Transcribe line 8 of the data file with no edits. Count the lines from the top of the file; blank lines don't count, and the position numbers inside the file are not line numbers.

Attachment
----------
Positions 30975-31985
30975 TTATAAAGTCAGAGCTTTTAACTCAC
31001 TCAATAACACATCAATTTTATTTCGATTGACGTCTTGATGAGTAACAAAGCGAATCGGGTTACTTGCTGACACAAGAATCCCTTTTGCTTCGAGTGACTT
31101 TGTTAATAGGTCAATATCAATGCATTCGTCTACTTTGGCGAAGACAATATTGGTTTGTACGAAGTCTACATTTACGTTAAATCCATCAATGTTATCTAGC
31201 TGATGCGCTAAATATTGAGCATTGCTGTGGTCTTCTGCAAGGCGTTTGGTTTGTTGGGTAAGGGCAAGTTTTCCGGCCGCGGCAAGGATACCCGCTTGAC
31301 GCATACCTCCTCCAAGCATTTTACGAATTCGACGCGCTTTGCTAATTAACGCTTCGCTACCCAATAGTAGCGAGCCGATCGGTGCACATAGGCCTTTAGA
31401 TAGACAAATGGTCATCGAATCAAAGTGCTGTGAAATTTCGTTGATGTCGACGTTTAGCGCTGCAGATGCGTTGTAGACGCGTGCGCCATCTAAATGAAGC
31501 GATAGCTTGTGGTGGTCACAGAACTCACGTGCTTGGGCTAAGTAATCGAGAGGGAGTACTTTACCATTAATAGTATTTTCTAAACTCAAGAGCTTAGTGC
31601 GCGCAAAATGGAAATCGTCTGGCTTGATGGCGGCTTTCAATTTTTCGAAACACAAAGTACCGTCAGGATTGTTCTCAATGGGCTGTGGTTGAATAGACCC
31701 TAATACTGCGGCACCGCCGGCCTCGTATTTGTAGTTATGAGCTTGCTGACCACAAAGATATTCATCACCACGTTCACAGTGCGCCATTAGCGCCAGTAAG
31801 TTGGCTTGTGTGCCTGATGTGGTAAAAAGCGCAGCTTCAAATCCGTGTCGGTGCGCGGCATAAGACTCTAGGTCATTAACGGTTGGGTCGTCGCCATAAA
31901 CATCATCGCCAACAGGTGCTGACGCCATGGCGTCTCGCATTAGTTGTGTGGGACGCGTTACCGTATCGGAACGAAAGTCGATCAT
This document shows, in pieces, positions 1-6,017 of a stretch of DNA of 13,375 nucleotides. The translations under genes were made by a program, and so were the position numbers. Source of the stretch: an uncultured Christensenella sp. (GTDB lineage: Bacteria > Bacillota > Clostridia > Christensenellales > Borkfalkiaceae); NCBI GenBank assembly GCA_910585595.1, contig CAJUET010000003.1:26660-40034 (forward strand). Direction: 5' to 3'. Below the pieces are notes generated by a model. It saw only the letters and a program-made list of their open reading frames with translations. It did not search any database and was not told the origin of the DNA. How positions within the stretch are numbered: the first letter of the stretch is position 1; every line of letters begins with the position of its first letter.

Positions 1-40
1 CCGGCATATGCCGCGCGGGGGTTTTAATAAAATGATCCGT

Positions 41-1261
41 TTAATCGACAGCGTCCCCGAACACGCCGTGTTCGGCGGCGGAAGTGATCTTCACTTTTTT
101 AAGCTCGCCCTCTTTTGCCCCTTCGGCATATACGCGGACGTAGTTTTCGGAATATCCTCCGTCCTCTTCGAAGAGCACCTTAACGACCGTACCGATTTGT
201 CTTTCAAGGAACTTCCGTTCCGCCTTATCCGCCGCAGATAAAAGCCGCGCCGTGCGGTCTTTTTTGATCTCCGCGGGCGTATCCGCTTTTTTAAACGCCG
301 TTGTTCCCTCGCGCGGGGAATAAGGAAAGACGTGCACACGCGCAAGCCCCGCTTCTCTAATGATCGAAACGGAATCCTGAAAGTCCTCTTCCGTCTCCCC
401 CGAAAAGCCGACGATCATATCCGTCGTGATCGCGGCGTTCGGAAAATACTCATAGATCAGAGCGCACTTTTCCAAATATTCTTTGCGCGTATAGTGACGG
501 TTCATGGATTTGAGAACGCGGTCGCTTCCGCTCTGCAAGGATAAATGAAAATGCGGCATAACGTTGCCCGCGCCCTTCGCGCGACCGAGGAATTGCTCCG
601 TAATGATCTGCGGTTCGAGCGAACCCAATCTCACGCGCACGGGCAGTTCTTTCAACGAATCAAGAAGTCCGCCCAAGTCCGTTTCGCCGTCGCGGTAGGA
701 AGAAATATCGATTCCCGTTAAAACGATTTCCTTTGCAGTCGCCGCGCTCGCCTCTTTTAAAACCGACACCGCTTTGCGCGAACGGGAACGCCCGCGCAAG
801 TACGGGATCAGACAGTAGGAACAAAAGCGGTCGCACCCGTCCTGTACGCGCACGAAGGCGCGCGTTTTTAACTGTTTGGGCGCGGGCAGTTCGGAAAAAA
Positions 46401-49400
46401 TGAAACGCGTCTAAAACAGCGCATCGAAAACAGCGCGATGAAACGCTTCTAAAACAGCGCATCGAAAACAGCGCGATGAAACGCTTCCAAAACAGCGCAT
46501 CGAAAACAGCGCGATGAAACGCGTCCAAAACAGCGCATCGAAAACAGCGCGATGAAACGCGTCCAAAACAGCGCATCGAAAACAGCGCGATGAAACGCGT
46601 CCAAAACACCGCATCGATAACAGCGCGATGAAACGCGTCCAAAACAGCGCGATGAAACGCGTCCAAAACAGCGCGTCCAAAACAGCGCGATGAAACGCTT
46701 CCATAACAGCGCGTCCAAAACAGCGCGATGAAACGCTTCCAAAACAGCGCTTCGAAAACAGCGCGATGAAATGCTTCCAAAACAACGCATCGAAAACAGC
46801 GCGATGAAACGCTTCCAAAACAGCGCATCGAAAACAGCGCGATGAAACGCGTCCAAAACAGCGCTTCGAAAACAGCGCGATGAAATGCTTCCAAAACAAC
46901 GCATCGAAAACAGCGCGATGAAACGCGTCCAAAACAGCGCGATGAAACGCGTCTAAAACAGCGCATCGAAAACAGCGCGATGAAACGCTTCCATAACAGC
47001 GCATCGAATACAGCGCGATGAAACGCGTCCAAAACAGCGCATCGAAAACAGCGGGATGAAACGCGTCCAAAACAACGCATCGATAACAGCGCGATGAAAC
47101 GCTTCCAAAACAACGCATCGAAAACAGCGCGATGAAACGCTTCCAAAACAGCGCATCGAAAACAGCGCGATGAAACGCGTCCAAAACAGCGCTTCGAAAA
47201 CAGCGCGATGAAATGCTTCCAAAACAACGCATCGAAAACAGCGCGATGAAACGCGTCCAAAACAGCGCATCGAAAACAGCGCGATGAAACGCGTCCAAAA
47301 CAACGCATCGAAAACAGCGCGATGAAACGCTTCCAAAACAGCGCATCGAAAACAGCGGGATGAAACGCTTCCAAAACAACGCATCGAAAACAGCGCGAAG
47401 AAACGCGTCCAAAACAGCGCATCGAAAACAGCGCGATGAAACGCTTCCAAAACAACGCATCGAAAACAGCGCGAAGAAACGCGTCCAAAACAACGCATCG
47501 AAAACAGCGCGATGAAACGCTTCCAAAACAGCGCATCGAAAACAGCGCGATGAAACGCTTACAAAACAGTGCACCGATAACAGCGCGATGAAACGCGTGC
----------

31501 GATAGCTTGTGGTGGTCACAGAACTCACGTGCTTGGGCTAAGTAATCGAGAGGGAGTACTTTACCATTAATAGTATTTTCTAAACTCAAGAGCTTAGTGC